Babies, Babylonians and Black- eyed Peas

What are you doing, New Years, New Year’s Eve?

So go the song lyrics. Which got me to wondering about how  New Year’s and our year-end traditions began.  Some say that marking the turning of the old year to the new began 4,000 years ago when the Babylonians mounted an eleven-day celebration beginning with the first new moon after the spring equinox. In an agrarian society, it made sense to celebrate the coming of milder weather for planting.  Then, in 153 BC, the Roman senate declared January 1st to be the first day of the new year, ushering in the Julian calendar.

Using a baby as a symbol for a new year is said to have begun in Greece around 600BC, to mark the rebirth of Dionysus, the god of wine and fertility. The symbol we most often see today, that of a baby wearing a banner dates from the 14th century and was brought to America by German immigrants.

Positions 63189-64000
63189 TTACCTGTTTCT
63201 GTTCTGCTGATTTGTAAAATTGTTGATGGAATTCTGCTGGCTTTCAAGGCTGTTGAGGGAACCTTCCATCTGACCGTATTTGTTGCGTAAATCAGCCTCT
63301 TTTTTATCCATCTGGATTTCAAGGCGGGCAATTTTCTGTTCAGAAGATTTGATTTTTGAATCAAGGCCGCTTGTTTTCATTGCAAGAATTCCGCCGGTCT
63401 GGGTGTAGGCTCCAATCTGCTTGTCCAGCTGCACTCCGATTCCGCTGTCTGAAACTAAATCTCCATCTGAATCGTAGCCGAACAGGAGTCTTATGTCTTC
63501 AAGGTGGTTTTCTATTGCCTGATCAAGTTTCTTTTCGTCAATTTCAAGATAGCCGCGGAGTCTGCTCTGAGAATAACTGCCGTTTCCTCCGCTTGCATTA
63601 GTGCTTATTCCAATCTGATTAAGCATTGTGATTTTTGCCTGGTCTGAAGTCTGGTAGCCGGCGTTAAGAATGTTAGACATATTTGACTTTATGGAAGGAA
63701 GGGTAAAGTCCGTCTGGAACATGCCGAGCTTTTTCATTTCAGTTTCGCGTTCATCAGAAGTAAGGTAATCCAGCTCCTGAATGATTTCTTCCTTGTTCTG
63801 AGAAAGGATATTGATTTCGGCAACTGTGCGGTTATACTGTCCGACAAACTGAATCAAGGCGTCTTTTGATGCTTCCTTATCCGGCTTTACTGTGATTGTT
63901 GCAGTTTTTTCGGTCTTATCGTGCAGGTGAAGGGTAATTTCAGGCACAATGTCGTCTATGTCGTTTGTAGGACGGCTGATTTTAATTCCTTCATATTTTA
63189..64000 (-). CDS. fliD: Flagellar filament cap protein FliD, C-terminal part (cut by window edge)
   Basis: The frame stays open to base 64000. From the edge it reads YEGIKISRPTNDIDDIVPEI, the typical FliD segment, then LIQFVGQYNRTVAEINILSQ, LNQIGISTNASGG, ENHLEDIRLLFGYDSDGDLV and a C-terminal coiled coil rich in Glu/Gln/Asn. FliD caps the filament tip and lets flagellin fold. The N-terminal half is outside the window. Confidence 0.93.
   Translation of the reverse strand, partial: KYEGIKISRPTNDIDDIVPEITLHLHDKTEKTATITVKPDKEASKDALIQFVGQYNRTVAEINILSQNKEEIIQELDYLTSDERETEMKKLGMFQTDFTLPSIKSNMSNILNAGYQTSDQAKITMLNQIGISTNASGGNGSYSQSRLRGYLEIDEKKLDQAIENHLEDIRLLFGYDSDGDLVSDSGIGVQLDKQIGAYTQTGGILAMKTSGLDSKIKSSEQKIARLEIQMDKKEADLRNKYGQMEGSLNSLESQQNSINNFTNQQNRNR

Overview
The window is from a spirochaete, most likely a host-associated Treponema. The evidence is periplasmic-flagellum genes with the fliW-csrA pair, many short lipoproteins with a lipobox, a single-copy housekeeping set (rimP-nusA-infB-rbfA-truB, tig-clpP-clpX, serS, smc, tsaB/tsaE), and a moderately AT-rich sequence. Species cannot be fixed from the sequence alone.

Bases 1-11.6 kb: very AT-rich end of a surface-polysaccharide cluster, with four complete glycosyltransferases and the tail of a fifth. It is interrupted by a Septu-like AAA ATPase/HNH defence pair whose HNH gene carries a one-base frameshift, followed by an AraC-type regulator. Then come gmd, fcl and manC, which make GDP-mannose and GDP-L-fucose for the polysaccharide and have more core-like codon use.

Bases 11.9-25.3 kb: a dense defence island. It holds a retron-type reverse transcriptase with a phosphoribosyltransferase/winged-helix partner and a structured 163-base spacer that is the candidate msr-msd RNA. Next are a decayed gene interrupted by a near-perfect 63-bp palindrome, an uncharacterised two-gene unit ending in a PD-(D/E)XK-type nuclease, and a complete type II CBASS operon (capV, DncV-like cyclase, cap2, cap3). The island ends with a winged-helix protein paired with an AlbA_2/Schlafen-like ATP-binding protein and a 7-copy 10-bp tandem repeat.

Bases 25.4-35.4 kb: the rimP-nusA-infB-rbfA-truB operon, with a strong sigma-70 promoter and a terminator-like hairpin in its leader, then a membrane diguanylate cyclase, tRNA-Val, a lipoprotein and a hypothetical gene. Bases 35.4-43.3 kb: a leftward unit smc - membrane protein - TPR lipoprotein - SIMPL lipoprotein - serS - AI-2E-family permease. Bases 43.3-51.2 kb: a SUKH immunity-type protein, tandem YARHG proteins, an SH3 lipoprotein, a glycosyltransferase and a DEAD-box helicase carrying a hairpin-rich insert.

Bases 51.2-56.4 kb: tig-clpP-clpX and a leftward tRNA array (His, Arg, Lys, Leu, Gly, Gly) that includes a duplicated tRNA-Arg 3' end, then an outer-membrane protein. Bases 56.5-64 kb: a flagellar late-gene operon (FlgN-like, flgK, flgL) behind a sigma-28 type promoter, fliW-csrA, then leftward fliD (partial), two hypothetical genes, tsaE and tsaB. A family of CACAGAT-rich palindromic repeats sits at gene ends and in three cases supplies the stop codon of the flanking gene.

I’m not sure where the tradition of eating black eyed peas to ensure good luck in the new year began. Our family has observed the tradition all my life. Along with eating cabbage for prosperity ( because it’s green).  I don’t like cabbage. I’m hoping green beans will serve just as well. One of the stories I grew up hearing was that it was good luck if the first person you see in the new year is a tall dark -haired man. I’m keeping my eyes peeled this weekend for our local UPS man who fits that description perfectly. I only hope he’s not delivering a court summons.

Auld Lang Syne, which literally translates to “old long ago” was first published in 1796 and is attributed in part to the Scottish poet Robert Burns. We sing it as we think about our resolutions for the new year. It’s said that the ancient Babylonians’ number one resolution was to return borrowed farm equipment.  For the coming year I’m resolving to do more for others, to work hard on my writing, and to spend more time with my family. A delicate balance.

Do you  have special  New Year’s traditions in your house? Do you make resolutions?  How do you keep on track all year long?